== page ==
Can you do well by doing good?
Conspicuous consumption was all the rage in the 1980s. Now “conscious capitalism” is having its moment. Whether or not you choose to embrace it as an investor, you can’t deny the trend.
In August, the Business Roundtable broke 40-plus years of tradition, updating its Statement on the Purpose of a Corporation.
The Business Roundtable declared that “shareholder primacy” is no longer the primary purpose of a corporation, as had been the case since 1978.
Instead, executives from America’s largest corporations committed to lead their companies for the benefit of all stakeholders – customers, employees, suppliers and communities, as well as shareholders.
A total of 181 CEOs committed to the new statement of purpose. And 181 CEOs can’t be wrong…
To prosper over time, every company must not only deliver financial performance, but also show how it makes a positive contribution to society.
I know this may sound like left-leaning gibberish to some of you. But none of these CEOs are commies or socialists.
Fink’s point is that doing “good” is good business. And the trend toward what used to be called “socially responsible investing” is growing by leaps and bounds.
Globally, there was more than $30.7 trillion in sustainable investing assets at the start of 2018, up 34% versus 2016. In the U.S., there is nearly $12 trillion in assets focused on “impact investing,” up 44% from 2016.
These investors often follow the Principles for Responsible Investment developed by the United Nations to cover issues like environmental protection, labor standards and good corporate governance.
Historically, socially responsible investing focused on manufacturers of alcohol, tobacco and firearms. Oil and gas companies have more recently been in focus amid mounting concerns about global climate change.
Now pretty much every company, in every industry, is being viewed through a lens of ESG investing. (ESG stands for environmental, social and corporate governance.)
Complying with these standards can be costly for some companies. The question for executives and investors is whether the tangible short-term loss of “doing good” is worth the intangible benefit of being a good corporate citizen.
Twitter Tackles Political Ads, Facebook Punts
Consider the recent example of Twitter (NYSE: TWTR). CEO Jack Dorsey was widely praised for announcing that his company will no longer accept political advertising.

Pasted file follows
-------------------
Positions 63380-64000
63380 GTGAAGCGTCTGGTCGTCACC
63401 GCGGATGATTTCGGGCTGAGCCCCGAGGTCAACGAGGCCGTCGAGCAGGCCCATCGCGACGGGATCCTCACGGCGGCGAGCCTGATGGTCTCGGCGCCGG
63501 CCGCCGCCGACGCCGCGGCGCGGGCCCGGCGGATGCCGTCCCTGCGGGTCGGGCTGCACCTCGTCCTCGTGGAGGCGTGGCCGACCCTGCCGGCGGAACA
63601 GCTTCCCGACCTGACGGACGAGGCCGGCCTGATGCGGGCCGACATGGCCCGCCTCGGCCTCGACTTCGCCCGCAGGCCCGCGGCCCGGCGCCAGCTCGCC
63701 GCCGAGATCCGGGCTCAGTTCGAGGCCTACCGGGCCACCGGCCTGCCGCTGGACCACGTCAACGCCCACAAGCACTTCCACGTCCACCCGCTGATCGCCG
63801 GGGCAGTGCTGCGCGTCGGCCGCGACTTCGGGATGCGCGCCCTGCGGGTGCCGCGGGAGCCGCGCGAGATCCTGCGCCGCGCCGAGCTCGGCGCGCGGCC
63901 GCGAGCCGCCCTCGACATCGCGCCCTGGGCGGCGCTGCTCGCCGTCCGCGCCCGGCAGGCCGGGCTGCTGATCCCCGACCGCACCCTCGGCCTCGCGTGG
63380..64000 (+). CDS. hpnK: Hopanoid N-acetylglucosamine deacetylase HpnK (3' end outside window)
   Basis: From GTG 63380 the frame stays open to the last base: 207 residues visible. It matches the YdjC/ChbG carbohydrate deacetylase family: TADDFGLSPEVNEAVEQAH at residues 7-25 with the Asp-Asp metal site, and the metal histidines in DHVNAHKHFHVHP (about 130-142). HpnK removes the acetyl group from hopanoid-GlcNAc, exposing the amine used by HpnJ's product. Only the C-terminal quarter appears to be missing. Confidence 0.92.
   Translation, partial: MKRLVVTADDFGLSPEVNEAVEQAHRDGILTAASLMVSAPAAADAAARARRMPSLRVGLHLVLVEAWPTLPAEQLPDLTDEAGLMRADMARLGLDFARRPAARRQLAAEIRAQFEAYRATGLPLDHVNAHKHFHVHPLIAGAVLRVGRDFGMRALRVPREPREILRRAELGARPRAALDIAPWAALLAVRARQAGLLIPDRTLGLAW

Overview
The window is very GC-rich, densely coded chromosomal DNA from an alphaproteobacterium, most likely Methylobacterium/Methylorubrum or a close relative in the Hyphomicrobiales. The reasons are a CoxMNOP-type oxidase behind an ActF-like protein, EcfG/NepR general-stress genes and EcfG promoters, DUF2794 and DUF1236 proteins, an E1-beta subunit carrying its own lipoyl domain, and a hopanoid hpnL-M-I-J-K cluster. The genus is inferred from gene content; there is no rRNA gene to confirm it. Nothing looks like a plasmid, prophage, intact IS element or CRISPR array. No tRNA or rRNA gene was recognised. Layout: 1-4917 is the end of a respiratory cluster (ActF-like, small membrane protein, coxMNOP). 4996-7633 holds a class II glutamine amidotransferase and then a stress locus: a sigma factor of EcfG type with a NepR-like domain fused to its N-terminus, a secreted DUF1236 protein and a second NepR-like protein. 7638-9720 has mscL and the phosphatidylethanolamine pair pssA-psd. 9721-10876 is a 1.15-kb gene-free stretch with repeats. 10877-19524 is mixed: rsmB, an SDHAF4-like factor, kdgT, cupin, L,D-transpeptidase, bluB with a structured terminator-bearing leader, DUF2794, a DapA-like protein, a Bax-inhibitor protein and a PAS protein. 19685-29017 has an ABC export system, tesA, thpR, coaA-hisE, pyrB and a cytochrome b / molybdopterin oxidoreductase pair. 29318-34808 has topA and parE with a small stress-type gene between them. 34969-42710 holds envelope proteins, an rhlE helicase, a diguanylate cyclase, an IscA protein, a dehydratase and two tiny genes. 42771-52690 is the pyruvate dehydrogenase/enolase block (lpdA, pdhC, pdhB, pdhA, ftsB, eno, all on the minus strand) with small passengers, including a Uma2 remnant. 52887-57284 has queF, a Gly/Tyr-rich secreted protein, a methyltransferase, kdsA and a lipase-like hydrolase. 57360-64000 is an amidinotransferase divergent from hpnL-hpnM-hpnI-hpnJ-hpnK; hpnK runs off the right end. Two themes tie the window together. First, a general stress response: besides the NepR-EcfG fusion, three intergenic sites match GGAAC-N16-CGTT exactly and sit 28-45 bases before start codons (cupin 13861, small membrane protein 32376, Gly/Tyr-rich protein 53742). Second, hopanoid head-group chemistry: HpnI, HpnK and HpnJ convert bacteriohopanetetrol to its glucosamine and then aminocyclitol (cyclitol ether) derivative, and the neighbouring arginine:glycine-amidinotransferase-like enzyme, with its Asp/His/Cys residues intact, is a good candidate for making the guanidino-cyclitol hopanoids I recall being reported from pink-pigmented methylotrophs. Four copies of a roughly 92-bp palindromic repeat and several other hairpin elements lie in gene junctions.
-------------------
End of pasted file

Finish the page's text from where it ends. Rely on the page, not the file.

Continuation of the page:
The praise continued despite the loss of potential revenue during the 2020 presidential election cycle.
Twitter’s new policy is widely seen as a knock on its much larger competitor Facebook (Nasdaq: FB). Last week, Facebook founder Mark Zuckerberg was repeatedly criticized for Facebook’s policy of allowing misleading ads.
Here’s Zuckerberg’s philosophy in a nutshell: Voters should have an opportunity to see if politicians choose to lie. Then, they can decide if they want to vote for a liar.
“I don’t think it’s right for private companies to censor politicians,” he said on the company’s conference call.
Zuckerberg’s view is startlingly simplistic. He is ignoring some critical facts:
- Many of us can’t always determine for ourselves what’s true, what’s false and what’s an opinion.
- Most people are honest and well-intentioned, and assume others are as well. That leaves them vulnerable to bad actors, including unscrupulous politicians and cybercriminals.That means that Zuckerberg’s choice to “run the ads as long as the checks clear” is a recipe for mass manipulation. Considering more than 40% of U.S. adults get their news from Facebook, I don’t think that’s hyperbole.
- More importantly, political ads don’t just come from America. In late October, Facebook said it had taken down four state-backed disinformation campaigns, three originating in Iran and one from Russia. And those are just the ones Facebook discovered.
I don’t see any reason why any American would want foreign governments interfering with our politics. Do you?
Writing on Twitter, of course, Dorsey declared…
This isn’t about free expression. Internet political ads present entirely new challenges to civic discourse: machine learning-based optimization of messaging and micro-targeting, unchecked misleading information, and deep fakes.
All at an increasing velocity, sophistication, and overwhelming scale.
This is about paying for reach. And paying to increase the reach of political speech has significant ramifications that today’s democratic infrastructure may not be prepared to handle.
I believe Dorsey is right and Zuckerberg is wrong on this. Our elections are too important – and our democracy too fragile – to give foreign elements virtually unlimited access to our political discourse.
I also believe that, in the long term, Twitter’s business will benefit and Facebook’s will suffer as a result of these choices.
“The controversy this creates far outweighs the very small percentage of our business that these political ads make up,” Zuckerberg said. “I expect that  is going to be a very tough year.”
Still, Facebook shares rose about 1% last week, while Twitter’s lost 3.3%. (Notably, Facebook is a much larger company than Twitter and political advertising is a small percentage of revenue at both firms.)
Judging by the old rules – shareholders are all that matter – Facebook is the obvious winner here. Given the new focus on all stakeholders, I submit Twitter won this round.
The best investors are always looking ahead. If you’re really thinking about the long term, there’s no reason to bet against this growing trend of investors holding corporations to a higher standard.